How to Use Brackets Tips for using brackets parentheses effectively Writers, have you ever found yourselves with a great deal of important information that you want to include in a sentence but had difficulty finding a spot for all of it? Fitting everything into a sentence can be tricky, but this is where brackets are useful. Brackets parentheses are punctuation marks used within a sentence to include information that is not essential to the main point. Information within parentheses is usually supplementary; were it removed, the meaning of the sentence would remain unchanged.
No Comments One of the most confusing types of punctuation to use and become comfortable with are dashes and hyphens.
It is my hope to provide you with a helpful guide—so that you too may become a dash master. Hyphens are a single line and are found on the typical qwerty keyboard next to the zero key.
They look like this: Just as the letter M is twice the size and number of peaks as the letter N, the EM dash is twice the size of the EN dash.
You can write an EN dash on the typical word processor by typing a space then two hyphens in a row and hitting enter or writing another word and adding a space. It looks like this: EM dashes can replace commas, colons, semicolons, or parentheses. Doing so, often emphasizes what comes after or between the dashes.
His mind focused in on one thing—food, She was the mom friend—a name she wore with pride—so, of course, she had Band-Aids, etc. It is mostly used for emphasis and using it too much can make it loose this impact.
EM dashes can be used in dialogue to indicate an interruption. This interruption can be a character interruption, such as another character interjecting or a loud sound causing the speaker to break off.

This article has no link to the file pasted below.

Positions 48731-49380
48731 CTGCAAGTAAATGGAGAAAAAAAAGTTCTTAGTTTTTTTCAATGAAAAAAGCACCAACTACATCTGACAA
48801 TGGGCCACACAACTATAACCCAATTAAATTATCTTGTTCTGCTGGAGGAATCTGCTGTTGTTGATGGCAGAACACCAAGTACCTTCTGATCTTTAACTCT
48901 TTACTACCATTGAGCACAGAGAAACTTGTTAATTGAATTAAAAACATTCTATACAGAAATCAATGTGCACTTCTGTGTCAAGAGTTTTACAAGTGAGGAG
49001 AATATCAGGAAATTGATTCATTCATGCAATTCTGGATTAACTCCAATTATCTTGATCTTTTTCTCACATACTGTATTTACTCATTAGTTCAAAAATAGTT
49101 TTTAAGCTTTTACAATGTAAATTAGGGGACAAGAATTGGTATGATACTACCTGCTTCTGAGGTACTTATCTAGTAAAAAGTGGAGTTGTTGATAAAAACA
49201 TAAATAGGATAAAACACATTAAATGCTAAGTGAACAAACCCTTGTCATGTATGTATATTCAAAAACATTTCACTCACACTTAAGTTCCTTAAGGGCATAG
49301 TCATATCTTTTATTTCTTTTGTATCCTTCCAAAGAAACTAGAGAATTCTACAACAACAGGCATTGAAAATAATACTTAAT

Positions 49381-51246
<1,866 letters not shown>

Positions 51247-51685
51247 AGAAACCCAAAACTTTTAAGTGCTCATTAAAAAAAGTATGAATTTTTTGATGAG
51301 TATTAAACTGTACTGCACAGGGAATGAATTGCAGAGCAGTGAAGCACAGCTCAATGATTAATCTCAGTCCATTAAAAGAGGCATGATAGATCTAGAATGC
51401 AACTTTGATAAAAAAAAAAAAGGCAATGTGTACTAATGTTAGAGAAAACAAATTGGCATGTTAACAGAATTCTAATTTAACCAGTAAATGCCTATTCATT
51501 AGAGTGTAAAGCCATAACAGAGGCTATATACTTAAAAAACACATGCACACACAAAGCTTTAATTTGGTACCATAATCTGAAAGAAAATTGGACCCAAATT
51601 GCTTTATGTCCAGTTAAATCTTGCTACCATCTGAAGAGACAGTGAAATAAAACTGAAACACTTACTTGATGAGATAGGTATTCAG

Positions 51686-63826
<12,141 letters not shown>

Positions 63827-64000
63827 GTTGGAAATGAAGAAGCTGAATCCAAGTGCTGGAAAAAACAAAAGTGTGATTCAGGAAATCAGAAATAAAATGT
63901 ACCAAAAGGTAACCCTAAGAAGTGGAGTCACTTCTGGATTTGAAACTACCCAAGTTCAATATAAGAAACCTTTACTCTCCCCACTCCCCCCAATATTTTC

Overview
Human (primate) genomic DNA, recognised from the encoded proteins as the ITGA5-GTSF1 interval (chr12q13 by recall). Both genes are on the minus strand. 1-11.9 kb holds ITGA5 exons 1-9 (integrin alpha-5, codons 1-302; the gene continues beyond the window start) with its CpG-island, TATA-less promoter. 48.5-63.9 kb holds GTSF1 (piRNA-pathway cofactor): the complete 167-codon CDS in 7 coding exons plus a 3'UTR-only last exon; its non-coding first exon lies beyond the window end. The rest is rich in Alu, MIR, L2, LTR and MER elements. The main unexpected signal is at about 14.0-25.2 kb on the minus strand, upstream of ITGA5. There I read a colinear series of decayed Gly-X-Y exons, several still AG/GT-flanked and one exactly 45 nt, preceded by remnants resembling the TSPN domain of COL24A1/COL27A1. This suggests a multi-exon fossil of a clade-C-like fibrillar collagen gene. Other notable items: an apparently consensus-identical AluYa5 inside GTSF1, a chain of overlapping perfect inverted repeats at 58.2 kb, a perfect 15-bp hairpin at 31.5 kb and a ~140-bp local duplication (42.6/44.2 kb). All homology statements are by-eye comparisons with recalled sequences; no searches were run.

Or, it can be a narrative interruption taking place in the text. Two consecutive EM Dashes in the middle of a word indicate that a portion of the word is missing. You can use this to block out a name or swear word, or to indicate that part of a word is unknown or unclear.
J—s, It sounded like: EN dashes are used to span and connect. One of their most common uses is to connect two numbers. These numbers can be years, page numbers, scores or anything.
Your homework is to read pages 14 — 25, I attended the — seminar, etc. You can also use it to represent a connection between two ideas. Some examples of this are: Hyphens are used in compound nouns, verbs, and adjectives. Sugar-free, user-generated, fair-haired, well-known, etc.
You can choose to use an EN dash in place of a hyphen in compound adjectives, but this is your prerogative.Business Writing Proper Punctuation SEMI-COLONS Semi-colons (the comma with the dot above it) are most often used in two main places: lists where the items in the list have commas in them and to join two sentences together.
The em dash also can make prose seem disjointed and stuttery, almost as if you put little thought into your writing — putting phrases that should come earlier at the end of a sentence, for example.
Em dashes are easily edited out, and the clumsy sentences rewritten. What this handout is about. This handout explains the most common uses of three kinds of punctuation: semicolons (;), colons (:), and dashes (—).
After reading the handout, you will be better able to decide when to use these forms of punctuation in your own writing. Is it valid to use em dashes in formal writing? My teacher said it's informal to use em dashes under any circumstances, so I just wanted to make sure.
I've gone through several related questions in. Business Writing Talk, tips, and best picks for writers on the job. read the lead article in my e-newsletter, Better Writing at Work, this month. Subscribe here. February 28, in Frequently Asked Questions Other punctuation--namely, commas and dashes--seemed more efficient.
I will continue to think about your question. In this sentence, dashes are used because it seems informal and the clause inside the dashes needs some emphasis. The emphasis is added in order to show that Tony could do nothing in this situation.
The writer could have used parentheses, but parentheses may have been too formal for this situation.